UK Inflation Highest Since 1992
UK consumer price inflation accelerated at the fastest pace in nearly 30 years in January, lifting expectations for another rate hike next month.
Consumer price inflation rose slightly to 5.5 percent in January from 5.4 percent in December, the Office for National Statistics said Wednesday. The rate was forecast to remain unchanged at 5.4 percent.
This was the highest inflation rate in the National Statistic series, which began in January 1997, and it was last higher in the historical modeled series in March 1992, when it stood at 7.1 percent.
At the February rate-setting meeting, the Bank of England expected inflation to peak at around 7.25 percent in April. The bank has raised its rate by 15 basis points in December and 25 basis points in February.
Inflation will rise to a peak of 7.9 percent in April, Paul Dales, an economist at Capital Economics, said. This will add more pressure on the BoE to raise interest rates rapidly.
The economist said interest rates will rise from 0.50 percent now to 1.25 percent this year and to 2.00 percent next year.
James Smith, an ING economist said, another upside surprise to UK inflation will help cement expectations for another 25 basis point rate hike from the BoE in both March and May.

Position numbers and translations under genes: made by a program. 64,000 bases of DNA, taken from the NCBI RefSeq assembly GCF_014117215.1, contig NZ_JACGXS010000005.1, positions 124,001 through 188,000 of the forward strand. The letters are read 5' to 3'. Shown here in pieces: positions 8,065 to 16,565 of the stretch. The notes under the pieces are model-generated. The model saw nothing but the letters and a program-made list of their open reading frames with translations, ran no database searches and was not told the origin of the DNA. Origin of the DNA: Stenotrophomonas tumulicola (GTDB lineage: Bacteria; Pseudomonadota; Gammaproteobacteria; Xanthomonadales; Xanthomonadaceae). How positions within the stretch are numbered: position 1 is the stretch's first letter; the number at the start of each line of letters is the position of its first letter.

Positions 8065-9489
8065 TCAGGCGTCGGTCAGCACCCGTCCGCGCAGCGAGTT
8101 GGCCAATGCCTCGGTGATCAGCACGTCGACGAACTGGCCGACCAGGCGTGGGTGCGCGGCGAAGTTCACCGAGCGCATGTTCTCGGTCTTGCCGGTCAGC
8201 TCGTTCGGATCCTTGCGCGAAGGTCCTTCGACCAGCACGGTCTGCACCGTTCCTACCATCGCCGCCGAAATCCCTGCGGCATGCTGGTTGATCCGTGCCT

On a monthly basis, consumer prices fell 0.1 percent, in contrast to the 0.5 percent rise in December, data showed. Prices were expected to drop 0.2 percent.
Core inflation that excludes energy, food, alcoholic beverages and tobacco, advanced to 4.4 percent from 4.2 percent in the previous month. Economists had forecast an annual rate of 4.3 percent.
The annual consumer price inflation was largely driven by housing and household services and transport.
Another report from ONS showed that factory gate price inflation increased unexpectedly to 9.9 percent in January from 9.3 percent in December. Prices were expected to gain 9.1 percent.
Meanwhile, input price inflation slowed to 13.6 percent from 13.8 percent a month ago. The rate was forecast to drop more markedly to 13.1 percent.
On month, output prices were up 1.2 percent, which was bigger than the 0.3 percent rise in December and economists’ forecast of +0.6 percent.
Month-on-month, input prices gained 0.9 percent, in line with expectations, following a 0.1 percent rise in December.
House price inflation rose slightly to 10.8 percent in December from 10.7 percent in November, the ONS said in a separate communiqué. The average UK house price was GBP 275,000.
London continued to be the region with the lowest annual growth at 5.5 percent.
Source: Read Full Article